Why Mary Jo White is the wrong pick for the SECJanuary 30, 2013: 9:02 AM ET
Maybe the former white collar defense lawyer will be able to set aside her past connections to the corporate world and the possibility of future alliances. But the president could have picked someone who lacked such conflicts.
FORTUNE -- Imagine waking up one morning and reading a speech made by one of your bosses, where you discover just how little he values the projects you've been slaving away at for the last two-and-a-half years. Summing up his views, your efforts have involved "a solution in search of a problem."
Then, one week later, you learn that your likely new boss has spent the last decade ensuring your work didn't succeed. Welcome to life at the SEC.
Earlier this month, statements by SEC Commissioner Daniel Gallagher at the U.S. Chamber dismissed the hard work of the regulator's staff on Dodd-Frank and the Volcker rule. And last week, President Obama nominated an SEC chair that is likely to have a chilling effect; not on the actions of white-collar criminals, but on the work of the SEC's civil servants.
President Obama had options. But he chose Mary Jo White, who runs white-collar defense at Debevoise & Plimpton. (White defended Fortune's parent company, Time Warner, in a suit filed by Donald Trump over a book it published, TrumpNation.) She has worked for that firm off and on for two decades, with shorter stints as a prosecutor.
The nomination has received high marks from, among others, someone the SEC is examining for potential disclosure violations. Jamie Dimon, CEO of JP Morgan -- which has used White's services related to alleged financial crisis wrongdoing -- has given White two thumbs up, deeming her a "perfect choice." As SEC chair, will she ensure the JP Morgan disclosure review moves forward -- or will it be dropped, as White has succeeded in doing over many years for her white-collar clients?
White's husband, John, like Mary Jo, has weaved in and out of public service and is back earning the big bucks at corporate law firm Cravath, Swaine, & Moore, which has also represented JP Morgan (JPM). From 2006 through 2008, he headed the SEC's division of corporation finance, which oversees corporate disclosures. In the run up to the recent financial crisis, his oversight of Wall Street's risk disclosures was ineffective, one reason cited for the severity of the crisis.
If White intends to perform her SEC chair role well, she will have to be willing to lose not only the esteem of her own social circle but also the approval of the one her husband will continue to embrace. That is a tough, perhaps impossible, sacrifice to ask of anybody.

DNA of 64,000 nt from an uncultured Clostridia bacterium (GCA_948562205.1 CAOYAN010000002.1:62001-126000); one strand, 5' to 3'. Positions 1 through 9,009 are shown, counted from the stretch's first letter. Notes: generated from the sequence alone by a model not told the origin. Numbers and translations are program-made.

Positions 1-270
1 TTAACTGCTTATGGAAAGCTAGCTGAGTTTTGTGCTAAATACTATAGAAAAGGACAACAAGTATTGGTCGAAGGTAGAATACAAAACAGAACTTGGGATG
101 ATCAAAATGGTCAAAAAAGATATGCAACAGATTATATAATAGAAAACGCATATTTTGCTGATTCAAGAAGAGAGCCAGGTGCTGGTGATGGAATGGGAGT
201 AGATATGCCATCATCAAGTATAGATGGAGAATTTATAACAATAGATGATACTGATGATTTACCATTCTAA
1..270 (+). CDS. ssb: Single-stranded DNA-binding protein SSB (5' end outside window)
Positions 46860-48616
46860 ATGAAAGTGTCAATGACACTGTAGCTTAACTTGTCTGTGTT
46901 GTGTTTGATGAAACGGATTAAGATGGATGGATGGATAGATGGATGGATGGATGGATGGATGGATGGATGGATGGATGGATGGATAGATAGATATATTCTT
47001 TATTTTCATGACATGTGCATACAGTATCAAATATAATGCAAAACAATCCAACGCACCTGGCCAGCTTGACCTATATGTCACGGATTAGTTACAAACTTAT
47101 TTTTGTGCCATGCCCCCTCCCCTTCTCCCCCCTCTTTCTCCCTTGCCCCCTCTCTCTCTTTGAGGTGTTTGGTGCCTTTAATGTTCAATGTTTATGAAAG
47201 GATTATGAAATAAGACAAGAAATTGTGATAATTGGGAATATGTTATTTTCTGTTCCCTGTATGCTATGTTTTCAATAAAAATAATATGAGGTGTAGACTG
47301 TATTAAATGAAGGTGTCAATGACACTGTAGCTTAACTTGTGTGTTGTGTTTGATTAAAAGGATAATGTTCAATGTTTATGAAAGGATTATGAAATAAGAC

Lawyers may pride themselves on their objectivity and their ability to move from the public to private sector and back again. But those who do their public jobs well are more likely to find there are no bridges back.
Bob Monks, former partner at law firm Goodwin Proctor, says he remembers a conversation he had at the Getty Foundation offices with former SEC Chair Harold Williams. Williams told Monks that following his SEC service, he knew a few people would be offended by his advocacy for governance reforms and that he would not be invited to join new boards, but he never imagined that he would not be invited to rejoin the boards on which he had previously served. Harold Williams told me that, in fact, this was the case in the end.
Is White willing to face the ostracism that would come from advancing the public's cause? Monks notes that she is being "put into [a] position to make decisions that might offend [her] former and future clients," which, as with other "Obama Administration appointees … raises serious questions as to whether the appointment serves the public interest."
But even if she is determined to take on these trials, her nomination sends negative signals to the SEC's rank and file. Working on behalf of the Morgan Stanley (MS) board, she intervened in the Pequot insider trading matter. According to a timeline produced by the Senate minority staff of the Committee on Finance and the Committee of the Judiciary, Paul Berger, the SEC's then associate director of enforcement, was instrumental in firing the SEC investigator Gary Aguirre, who wanted to interview soon-to-be Morgan Stanley CEO John Mack about whether he had passed an insider tip to Pequot. Soon after, the SEC dropped any plans to interview Mack, Berger indicated interest in working at Debevoise to Mary Jo White through a colleague, and landed a spot at the firm. He's still there. Aguirre filed for wrongful dismissal and won a record award.
Will enforcement be tougher under her leadership, as some claim? In an interview in 2005, she took credit for establishing a practice that many believe has ensured no Wall Street prosecutions in the wake of the crisis: "the first deferred prosecution agreement involving a major company."
There are other distasteful historical facts too, including White's support of Michael Mukasey for US attorney general. Mukasey became attorney general and supported the legality of the CIA's harsh interrogation and waterboarding techniques.
Maybe White will set aside her past and the possibility of future alliances. But why didn't the president pick someone who wouldn't have to?
Eleanor Bloxham is CEO of The Value Alliance and Corporate Governance Alliance (http://thevaluealliance.com), a board advisory firm.